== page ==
UK suffers humiliating defeat as UN demands ‘colonial administration’ of Chagos Islands ends


UN votes 116-6 to endorse the International Court of Justice’s ruling that the Chagos Islands must be returned to Mauritius within six months

  • UK left diplomatically isolated despite intense campaigning by the United States, which maintains a military base on the Chagos Island of Diego Garcia
  • UK ambassador to the UN states that the UK Government still does not recognise Mauritius’ claim of sovereignty over the Chagos Islands
  • Mauritius prime minister describes the forced eviction of Chagossians as being “akin to a crime against humanity.”

THE UNITED NATIONS has demanded that the UK end its “colonial administration” of the Chagos Islands and return the archipelago to Mauritius within six months.

The UN General Assembly yesterday [22 May] voted by an overwhelming 116-6 in favour of a resolution endorsing the conclusions of the International Court of Justice (ICJ) earlier this year, which found that the creation and continued control over the Chagos Islands by the UK was illegal.

The UN vote adds further credence to the arguments of Mauritius’ lawyers, who argued before the ICJ that the 1965 separation of the Chagos Islands from Mauritius – a condition of its independence from British control – was in breach of UN resolution 1514, passed in 1960, which prohibits the partition or breakup of colonies prior to their independence.

According to some estimates, between 1,500 and 2000 Chagossians were deported from their homes by the UK to Mauritius when the Diego Garcia was leased to the US. Since then, the Chagos diaspora has scattered across several countries, and are forbidden by law from returning to the archipelago, and can only do so once British rule comes to an end.

While both the court’s ruling and the General Assembly’s resolution are not non-binding, they have nevertheless been widely perceived as a humiliating defeat for the UK, which mustered little support in its opposition to the resolution, with only Australia, Hungary, Israel, the Maldives and the United States voting in its favour.

READ MORE: Analysis: Chagos ruling shows Britain won’t hang on to its 14 colonial leftovers forever

This was despite intense pressure from the United States, which maintains the Diego Garcia military base on the Indian Ocean Islands. The Guardian newspaper has reported that Washington had campaigned aggressively both at the UN and in direct talks with national capitals around the world in defence of the UK’s continued control over the ‘British Overseas Territory’.

Despite being left diplomatically isolated, the UK’s UN ambassador Karen Pierce told the assembly: “British Indian Ocean Territory has been under continuous British sovereignty since 1814. Mauritius has never held sovereignty over it and we do not recognise their claim.”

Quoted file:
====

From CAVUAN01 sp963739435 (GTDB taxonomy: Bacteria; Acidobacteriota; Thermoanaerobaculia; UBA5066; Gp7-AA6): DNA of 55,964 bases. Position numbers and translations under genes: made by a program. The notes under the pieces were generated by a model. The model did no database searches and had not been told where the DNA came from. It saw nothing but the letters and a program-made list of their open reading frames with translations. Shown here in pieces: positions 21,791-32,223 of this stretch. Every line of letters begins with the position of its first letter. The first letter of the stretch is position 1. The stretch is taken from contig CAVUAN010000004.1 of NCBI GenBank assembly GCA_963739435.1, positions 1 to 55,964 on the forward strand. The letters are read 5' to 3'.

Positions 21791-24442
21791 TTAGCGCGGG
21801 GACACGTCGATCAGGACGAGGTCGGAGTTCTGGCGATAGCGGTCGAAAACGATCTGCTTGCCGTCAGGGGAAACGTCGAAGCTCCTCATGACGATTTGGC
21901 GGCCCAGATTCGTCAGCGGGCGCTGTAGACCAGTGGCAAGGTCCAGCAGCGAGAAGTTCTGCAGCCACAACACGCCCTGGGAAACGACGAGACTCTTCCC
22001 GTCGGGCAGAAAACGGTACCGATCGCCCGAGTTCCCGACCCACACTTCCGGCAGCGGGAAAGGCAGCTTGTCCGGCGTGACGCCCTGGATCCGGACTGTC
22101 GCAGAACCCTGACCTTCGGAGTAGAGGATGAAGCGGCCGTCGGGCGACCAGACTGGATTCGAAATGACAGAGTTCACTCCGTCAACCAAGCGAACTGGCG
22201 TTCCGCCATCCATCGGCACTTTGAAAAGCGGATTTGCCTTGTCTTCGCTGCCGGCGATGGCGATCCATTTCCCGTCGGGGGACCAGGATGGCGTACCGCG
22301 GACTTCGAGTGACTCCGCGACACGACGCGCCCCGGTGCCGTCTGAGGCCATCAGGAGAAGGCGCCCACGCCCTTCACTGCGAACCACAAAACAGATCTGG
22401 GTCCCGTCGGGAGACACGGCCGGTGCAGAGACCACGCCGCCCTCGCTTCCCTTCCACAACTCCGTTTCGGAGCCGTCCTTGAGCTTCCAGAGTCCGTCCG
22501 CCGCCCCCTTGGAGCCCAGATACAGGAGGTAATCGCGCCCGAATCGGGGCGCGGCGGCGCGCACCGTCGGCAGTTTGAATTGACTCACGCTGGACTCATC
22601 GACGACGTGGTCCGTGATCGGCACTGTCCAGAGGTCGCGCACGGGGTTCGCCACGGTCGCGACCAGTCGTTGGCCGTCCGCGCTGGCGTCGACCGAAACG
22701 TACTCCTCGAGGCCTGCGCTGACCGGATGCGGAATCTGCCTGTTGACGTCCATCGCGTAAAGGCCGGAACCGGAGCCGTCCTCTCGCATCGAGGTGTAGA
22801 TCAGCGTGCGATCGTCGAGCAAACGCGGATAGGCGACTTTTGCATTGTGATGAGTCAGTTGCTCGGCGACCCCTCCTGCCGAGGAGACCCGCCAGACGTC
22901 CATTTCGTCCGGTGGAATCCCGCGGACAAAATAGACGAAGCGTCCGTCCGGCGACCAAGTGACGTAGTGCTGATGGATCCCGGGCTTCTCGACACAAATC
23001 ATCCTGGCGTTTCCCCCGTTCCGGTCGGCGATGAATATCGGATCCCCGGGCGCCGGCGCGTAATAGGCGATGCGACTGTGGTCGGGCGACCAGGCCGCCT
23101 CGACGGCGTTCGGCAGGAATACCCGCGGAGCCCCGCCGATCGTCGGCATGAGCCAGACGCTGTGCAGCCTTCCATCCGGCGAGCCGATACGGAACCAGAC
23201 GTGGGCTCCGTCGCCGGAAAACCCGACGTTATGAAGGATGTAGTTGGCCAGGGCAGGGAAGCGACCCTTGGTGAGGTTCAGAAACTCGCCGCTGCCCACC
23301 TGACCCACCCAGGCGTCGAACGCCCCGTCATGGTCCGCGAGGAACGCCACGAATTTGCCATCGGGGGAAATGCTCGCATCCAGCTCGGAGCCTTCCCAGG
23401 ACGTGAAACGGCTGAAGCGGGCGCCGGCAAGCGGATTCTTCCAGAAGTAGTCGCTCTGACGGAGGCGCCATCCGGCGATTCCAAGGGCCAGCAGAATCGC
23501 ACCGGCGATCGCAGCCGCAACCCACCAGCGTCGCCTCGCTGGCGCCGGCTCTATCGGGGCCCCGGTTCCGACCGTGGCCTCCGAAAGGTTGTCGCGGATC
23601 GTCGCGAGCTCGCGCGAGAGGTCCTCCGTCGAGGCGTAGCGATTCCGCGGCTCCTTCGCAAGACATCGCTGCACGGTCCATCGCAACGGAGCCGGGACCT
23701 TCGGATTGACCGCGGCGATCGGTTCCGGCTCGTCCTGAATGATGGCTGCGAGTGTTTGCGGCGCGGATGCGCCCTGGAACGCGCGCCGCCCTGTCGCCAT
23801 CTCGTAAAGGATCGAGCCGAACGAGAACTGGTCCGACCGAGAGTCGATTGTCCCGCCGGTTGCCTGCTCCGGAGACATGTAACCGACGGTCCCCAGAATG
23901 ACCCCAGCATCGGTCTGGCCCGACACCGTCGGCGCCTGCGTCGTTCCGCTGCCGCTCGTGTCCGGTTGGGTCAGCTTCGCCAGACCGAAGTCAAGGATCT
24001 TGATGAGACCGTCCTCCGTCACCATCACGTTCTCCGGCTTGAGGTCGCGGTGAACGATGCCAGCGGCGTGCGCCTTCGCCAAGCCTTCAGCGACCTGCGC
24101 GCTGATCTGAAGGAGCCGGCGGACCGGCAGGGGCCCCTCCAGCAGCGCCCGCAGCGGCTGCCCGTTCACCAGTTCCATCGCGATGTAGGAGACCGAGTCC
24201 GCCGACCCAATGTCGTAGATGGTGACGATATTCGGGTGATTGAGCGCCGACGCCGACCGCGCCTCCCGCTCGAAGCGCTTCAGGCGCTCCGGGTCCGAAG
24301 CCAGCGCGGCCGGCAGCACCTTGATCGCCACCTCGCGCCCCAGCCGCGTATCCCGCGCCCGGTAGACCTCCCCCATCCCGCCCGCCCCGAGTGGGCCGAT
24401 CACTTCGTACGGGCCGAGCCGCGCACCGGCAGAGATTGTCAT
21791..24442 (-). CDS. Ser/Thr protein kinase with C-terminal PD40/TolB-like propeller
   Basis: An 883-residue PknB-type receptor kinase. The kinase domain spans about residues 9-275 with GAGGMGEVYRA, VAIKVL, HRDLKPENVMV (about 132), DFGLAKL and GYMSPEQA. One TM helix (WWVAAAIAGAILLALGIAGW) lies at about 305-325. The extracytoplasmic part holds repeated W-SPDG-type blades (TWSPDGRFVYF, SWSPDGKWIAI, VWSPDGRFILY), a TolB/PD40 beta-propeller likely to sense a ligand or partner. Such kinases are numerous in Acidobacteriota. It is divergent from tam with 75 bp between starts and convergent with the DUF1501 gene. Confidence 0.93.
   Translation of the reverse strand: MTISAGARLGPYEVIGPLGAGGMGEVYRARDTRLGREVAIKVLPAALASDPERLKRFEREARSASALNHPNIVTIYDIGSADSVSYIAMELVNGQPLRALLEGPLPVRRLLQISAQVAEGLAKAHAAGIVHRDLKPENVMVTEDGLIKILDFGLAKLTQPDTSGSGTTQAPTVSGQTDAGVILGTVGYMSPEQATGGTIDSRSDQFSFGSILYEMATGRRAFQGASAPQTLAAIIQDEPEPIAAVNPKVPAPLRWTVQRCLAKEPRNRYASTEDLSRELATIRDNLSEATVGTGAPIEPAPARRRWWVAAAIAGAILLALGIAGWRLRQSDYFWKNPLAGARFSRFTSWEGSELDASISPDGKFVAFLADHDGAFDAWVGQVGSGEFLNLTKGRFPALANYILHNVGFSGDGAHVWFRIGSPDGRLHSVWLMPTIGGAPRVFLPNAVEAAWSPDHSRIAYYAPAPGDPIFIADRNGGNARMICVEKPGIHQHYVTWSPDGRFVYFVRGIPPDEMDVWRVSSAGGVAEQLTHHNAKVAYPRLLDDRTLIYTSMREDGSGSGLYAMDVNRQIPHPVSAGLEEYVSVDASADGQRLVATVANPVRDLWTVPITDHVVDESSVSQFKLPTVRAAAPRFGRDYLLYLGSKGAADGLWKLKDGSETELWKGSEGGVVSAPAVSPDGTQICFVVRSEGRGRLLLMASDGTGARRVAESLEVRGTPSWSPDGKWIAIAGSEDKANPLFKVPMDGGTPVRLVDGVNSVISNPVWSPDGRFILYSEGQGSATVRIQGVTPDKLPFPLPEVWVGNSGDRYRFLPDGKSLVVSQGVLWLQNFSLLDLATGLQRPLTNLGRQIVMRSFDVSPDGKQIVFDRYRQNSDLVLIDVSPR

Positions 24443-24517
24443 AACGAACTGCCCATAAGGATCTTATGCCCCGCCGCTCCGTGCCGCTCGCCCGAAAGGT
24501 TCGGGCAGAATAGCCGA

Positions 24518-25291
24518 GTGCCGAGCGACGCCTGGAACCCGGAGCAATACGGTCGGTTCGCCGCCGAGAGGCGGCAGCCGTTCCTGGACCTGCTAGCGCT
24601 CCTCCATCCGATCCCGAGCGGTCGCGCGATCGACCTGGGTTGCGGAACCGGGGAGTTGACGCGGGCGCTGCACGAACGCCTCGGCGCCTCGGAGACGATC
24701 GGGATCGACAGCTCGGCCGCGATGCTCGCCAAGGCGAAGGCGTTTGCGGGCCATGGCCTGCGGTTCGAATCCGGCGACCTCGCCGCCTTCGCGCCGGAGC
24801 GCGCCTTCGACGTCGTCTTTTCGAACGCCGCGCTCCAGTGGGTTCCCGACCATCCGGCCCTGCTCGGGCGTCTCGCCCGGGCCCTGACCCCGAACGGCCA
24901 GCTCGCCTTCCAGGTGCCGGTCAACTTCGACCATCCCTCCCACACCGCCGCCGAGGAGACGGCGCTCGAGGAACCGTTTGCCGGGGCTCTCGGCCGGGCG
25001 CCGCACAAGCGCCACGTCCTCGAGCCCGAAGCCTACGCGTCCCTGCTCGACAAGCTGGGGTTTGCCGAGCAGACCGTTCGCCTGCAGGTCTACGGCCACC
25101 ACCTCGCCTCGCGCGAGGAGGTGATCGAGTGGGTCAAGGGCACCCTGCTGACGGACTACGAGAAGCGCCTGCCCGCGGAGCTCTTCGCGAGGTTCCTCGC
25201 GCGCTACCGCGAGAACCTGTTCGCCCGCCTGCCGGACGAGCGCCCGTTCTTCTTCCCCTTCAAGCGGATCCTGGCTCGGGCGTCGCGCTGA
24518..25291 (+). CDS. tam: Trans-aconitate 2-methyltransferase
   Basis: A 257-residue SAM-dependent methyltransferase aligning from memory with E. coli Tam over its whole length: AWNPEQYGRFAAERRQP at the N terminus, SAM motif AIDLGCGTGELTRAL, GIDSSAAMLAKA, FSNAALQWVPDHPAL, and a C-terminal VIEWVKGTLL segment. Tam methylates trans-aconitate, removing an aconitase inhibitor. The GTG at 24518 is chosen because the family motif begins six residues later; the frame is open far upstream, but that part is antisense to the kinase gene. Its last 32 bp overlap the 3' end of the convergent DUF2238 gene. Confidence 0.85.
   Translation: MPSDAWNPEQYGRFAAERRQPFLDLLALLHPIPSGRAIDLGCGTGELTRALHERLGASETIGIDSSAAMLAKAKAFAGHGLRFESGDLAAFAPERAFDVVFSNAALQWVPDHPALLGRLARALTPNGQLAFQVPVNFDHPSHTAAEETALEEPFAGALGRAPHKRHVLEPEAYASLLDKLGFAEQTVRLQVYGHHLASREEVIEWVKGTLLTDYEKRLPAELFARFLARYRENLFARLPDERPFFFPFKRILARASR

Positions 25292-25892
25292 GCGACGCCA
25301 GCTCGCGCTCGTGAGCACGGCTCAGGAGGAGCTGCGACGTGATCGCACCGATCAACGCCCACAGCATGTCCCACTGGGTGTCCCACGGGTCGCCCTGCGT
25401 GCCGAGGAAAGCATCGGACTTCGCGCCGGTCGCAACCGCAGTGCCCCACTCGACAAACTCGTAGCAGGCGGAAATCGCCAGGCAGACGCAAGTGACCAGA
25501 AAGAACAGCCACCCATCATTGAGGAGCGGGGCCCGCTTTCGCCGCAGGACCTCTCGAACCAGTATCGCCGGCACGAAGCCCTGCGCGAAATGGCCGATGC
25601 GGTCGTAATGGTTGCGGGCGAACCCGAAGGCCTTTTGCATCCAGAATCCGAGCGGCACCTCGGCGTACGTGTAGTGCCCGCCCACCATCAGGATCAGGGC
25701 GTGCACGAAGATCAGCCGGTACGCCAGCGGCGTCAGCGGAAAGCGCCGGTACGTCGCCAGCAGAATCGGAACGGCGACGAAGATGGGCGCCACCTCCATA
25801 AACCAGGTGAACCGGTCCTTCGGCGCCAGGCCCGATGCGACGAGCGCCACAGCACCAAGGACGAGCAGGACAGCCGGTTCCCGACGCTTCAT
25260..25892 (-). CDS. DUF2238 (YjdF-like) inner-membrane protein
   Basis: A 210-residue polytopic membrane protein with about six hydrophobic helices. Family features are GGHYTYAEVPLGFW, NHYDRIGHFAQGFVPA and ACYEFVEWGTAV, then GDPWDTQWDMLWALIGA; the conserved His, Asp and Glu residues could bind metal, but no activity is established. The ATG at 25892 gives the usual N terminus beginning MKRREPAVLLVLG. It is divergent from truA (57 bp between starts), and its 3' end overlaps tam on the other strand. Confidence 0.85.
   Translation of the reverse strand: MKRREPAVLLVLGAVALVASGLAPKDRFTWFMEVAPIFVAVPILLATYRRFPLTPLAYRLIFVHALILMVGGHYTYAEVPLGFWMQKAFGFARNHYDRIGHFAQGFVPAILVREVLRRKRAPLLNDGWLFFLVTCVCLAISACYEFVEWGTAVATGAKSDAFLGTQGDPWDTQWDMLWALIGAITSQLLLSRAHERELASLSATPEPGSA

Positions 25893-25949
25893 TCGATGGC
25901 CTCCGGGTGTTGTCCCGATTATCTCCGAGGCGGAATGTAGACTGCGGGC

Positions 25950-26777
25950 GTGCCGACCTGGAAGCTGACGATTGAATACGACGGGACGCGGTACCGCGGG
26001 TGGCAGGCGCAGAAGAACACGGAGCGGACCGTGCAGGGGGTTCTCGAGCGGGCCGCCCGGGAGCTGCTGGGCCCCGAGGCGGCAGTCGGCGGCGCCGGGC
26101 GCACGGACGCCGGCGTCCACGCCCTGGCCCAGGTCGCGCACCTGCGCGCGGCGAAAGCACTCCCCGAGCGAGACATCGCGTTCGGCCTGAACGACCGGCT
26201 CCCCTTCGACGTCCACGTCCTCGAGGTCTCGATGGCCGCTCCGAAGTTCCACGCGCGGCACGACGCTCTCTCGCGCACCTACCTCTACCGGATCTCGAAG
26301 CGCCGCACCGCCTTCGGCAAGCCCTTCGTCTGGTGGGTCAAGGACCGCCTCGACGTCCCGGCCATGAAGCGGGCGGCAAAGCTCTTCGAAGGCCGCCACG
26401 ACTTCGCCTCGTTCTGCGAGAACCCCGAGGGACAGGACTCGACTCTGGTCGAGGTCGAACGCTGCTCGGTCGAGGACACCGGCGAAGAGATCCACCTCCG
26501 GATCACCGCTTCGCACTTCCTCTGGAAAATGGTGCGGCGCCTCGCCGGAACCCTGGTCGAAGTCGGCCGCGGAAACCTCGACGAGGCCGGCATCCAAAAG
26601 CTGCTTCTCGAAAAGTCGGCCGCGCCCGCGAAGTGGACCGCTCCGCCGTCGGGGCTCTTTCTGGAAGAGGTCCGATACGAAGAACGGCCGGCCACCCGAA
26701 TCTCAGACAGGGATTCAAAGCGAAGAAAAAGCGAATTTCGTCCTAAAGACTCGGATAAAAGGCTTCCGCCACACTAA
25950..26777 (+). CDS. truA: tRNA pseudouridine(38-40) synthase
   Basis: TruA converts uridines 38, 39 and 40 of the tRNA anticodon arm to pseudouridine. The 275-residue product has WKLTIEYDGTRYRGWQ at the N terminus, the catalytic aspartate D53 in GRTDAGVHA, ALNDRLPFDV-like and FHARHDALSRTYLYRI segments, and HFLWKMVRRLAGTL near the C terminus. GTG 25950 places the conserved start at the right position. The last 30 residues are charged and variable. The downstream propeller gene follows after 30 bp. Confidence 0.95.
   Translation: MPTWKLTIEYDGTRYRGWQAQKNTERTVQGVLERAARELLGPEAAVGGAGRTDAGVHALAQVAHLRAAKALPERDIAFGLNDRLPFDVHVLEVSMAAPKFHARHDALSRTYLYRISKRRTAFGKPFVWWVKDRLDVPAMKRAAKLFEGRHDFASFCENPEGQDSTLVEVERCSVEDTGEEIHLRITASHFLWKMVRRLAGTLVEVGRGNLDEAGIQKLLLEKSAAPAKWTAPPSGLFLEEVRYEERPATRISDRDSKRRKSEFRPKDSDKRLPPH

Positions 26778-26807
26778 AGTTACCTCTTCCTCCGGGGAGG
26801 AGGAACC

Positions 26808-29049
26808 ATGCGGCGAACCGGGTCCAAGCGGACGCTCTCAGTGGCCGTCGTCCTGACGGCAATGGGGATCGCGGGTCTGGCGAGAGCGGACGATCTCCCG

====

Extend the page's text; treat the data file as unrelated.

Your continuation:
Following the vote, a spokesperson for the UK Foreign Office stressed the security implications of maintaining British control, saying: “The joint UK-US defence facility on the British Indian Ocean Territory helps to keep people in Britain and around the world safe from terrorism, organised crime and piracy. As the US Government has made clear, the status of BIOT as a UK territory is essential to the value of the joint facility and our shared interests – an arrangement that cannot be replicated.”

“The advisory opinion is clear and unambiguous. It is decisive.” Mauritius Prime Minister Pravind Jugnauth

The spokesperson continued: “We remain disappointed that this matter was referred to the international court of justice and the UN general assembly. The basic principle that the ICJ should not consider bilateral sovereignty disputes without the consent of both states concerned has been circumvented and this could have wide-reaching implications for all UN member states.”

Commenting in the aftermath of the vote, Mauritius Prime Minister Pravind Jugnauth said that his country is “extremely disappointed” by the UK Government’s position, commented: “The advisory opinion is clear and unambiguous. It is decisive.”

Jugnauth argued that the 1965 agreement was “carried out under duress”, and described the forced eviction of the Chagossians as “a very dark episode of human history akin to a crime against humanity.”

Jugnauth added that decolonization of the former British Empire had not been completed, nor would it be until the Chagos Islands were returned its native peoples, saying: “This is a sacrosanct principle of the United Nations.”

Picture courtesy of David Holt

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